Seasonal Salon

Approaches to the Study of Goddess Myths and Images

Part III of IV

Goddess Studies is not a new field. For more than a hundred and fifty years, pioneering women have examined the role that religious imagery has on people, both men and women. They have taken variant approaches, from imagining a different world to critiquing the limited religious visions offered by monotheistic religions. This 4-part series describes the lives of these pioneers, as well as the approaches to goddess studies to which they gave rise. The series is excerpted from "The Encyclopedia of Goddesses and Heroines" (Praeger 2010).

Dion Fortune: A new religion

The name by which she is known was not that bestowed on Violet Mary Firth when she was born in the seaside resort of Llandudno, Wales, on December 6, 1890 or 1891. She adopted the pseudonym later in life, deriving it from her family’s motto, “Deo, non fortuna” or “God, not fortune.” Yet the “god” that Violet honored was a dual divinity that included the goddess, whose image inspired her major works and whose lasting influence is felt on neopaganism today.

A mystical child, Violet saw sights invisible to those around her and spoke of distant lost civilizations. After a breakdown when she was twenty, Violet found solace in the study of comparative religions; she joined the newly formed Theosophical Society. After studying with the Irish Freemason Theodore Moriarity, she became active in the London Temple of the Alpha et Omega (originally called the Order of the Golden Dawn), where she met the novelist John Brodie-Innes whose books revolved around magical themes.

Although she held leadership roles in the societies of which she was a member, Dion Fortune’s lasting impact was through her novels. Bringing together personal visions with occult doctrines, she explored themes of magic and women’s power in a series of pagan novels including The Sea Priestess, which remains an influential statements of witchcraft. The vibrant character of Vivien Le Fay Morgan, the enchanting magician, reveals Fortune’s interest in depicting women as sexually active as well as intellectually powerful—not a common vision of women in the early 20th century. Fortune also wrote nonfiction books on magical topics, although these have had less impact on the contemporary goddess movement.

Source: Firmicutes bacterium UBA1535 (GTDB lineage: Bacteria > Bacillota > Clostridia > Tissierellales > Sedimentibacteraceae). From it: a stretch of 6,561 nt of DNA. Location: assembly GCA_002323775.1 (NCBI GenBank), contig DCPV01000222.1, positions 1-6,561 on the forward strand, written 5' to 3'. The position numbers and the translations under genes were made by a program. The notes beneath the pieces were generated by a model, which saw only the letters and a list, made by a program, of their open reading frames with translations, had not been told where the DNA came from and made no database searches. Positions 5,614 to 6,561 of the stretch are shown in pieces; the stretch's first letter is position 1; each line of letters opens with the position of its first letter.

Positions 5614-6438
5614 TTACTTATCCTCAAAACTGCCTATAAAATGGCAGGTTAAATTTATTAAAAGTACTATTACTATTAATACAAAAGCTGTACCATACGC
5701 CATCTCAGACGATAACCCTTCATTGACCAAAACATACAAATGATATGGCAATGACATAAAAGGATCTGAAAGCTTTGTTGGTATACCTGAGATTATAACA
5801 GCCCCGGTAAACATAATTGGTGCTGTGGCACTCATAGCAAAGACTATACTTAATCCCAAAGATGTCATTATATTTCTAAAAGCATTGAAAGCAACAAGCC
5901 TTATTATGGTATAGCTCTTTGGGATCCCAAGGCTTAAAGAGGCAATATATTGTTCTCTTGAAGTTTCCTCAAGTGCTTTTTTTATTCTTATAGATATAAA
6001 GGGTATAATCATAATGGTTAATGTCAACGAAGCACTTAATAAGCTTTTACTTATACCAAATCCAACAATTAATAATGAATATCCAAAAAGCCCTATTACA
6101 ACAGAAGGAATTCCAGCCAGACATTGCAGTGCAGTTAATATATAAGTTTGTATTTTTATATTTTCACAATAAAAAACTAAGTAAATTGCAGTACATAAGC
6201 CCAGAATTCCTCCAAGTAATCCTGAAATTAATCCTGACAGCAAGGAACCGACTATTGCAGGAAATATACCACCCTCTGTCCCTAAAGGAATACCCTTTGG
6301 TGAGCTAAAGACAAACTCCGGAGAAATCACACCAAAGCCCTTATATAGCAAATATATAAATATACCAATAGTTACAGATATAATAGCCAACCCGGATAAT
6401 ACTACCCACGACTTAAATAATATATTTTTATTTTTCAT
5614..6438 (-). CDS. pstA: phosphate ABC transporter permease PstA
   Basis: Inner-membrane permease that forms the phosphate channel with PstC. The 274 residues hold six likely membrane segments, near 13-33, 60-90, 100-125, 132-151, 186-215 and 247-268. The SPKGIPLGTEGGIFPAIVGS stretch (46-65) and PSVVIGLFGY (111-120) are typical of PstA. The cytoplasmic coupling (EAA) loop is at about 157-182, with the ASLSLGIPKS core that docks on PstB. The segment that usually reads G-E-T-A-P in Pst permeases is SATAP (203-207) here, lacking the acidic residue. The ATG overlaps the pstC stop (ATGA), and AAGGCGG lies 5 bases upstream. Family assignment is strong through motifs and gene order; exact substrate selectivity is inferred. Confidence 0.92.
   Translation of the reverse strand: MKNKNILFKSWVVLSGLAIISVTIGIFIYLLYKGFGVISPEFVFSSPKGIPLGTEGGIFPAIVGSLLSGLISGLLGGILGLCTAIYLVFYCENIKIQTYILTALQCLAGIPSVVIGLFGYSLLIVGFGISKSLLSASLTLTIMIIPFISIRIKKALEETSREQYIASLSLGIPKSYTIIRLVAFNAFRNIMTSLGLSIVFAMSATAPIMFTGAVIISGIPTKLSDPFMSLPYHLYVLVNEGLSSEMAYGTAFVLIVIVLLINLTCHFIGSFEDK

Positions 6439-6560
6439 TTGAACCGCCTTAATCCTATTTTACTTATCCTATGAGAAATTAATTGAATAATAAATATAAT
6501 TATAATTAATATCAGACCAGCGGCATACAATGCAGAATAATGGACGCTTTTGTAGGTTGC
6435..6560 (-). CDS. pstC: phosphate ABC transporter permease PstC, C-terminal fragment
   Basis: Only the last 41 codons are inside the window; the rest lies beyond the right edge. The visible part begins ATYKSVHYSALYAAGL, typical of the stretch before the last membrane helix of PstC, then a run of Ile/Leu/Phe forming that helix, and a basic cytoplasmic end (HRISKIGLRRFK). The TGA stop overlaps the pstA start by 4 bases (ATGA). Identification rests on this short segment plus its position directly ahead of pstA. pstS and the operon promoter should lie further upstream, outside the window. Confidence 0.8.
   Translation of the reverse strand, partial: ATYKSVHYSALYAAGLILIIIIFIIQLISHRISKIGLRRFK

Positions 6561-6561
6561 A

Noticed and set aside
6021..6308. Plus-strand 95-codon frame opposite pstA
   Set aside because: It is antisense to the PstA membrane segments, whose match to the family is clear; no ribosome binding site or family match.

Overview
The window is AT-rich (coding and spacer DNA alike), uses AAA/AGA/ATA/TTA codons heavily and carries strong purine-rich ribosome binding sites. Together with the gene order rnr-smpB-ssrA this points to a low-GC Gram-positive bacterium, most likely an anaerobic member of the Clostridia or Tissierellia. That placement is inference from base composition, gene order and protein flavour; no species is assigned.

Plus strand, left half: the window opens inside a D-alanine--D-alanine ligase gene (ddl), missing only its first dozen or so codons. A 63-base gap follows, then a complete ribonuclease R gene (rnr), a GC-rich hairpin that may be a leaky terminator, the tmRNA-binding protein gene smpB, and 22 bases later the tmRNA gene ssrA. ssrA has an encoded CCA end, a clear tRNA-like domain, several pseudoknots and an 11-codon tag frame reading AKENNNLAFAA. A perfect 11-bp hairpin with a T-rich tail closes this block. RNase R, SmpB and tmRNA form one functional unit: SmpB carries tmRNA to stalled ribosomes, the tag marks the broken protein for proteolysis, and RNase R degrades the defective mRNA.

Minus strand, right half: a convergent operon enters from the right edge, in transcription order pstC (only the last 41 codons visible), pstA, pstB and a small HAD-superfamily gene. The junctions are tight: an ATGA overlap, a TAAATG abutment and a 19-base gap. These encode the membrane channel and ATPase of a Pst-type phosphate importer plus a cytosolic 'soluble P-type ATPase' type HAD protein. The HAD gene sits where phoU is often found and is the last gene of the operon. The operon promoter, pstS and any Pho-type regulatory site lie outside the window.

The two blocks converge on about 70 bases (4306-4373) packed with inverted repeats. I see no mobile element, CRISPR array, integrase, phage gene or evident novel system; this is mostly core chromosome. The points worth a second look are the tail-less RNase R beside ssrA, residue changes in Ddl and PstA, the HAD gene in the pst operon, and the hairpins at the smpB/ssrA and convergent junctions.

The tension between her creative writing and her religious affiliation came to a head in 1922. Then 32 years old, Dion Fortune had become one of the most publicly prominent members of the Alpha et Omega. Moina Mathers, ex-wife of founder Samuel MacGregor Mathers, accused Dion of revealing secret matters in her books. But that may have been only a precipitating cause, for Dion Fortune was gaining fame, or at least notoriety, for revelations she claimed to receive while astral traveling. These tensions resulted in Fortune’s being excommunicated from the Golden Dawn.

She found a new home in the Stella Matutina, another offshoot of the Golden Dawn that claimed as one of its members the Irish poet W.B. Yeats, a friend of folklorist Lady Augusta Gregory. When Fortune departed the Alpha et Omega, she retained control of a group that she renamed the Society of the Inner Light and ran from Glastonbury, where she lived with her husband Thomas Penry Evans. The organization still functions, although Fortune died of leukemia in 1946.

Many contemporary writers on the goddess derive their ideas from sources similar to hers, a combination of personal mysticism and organized occultism. Indeed, some researchers argue that aspects of contemporary Wicca were deliberately modeled after scenes in Fortune’s novels. Although typically rejected by scholars, writings by those personally involved in witchcraft and magic have an enormous public following. In addition, the joining of creative writing to goddess studies has produced a significant body of literature that ranges from popular genre fiction to highly crafted lyric poetry.

Mary Barnard: Finding ancient voices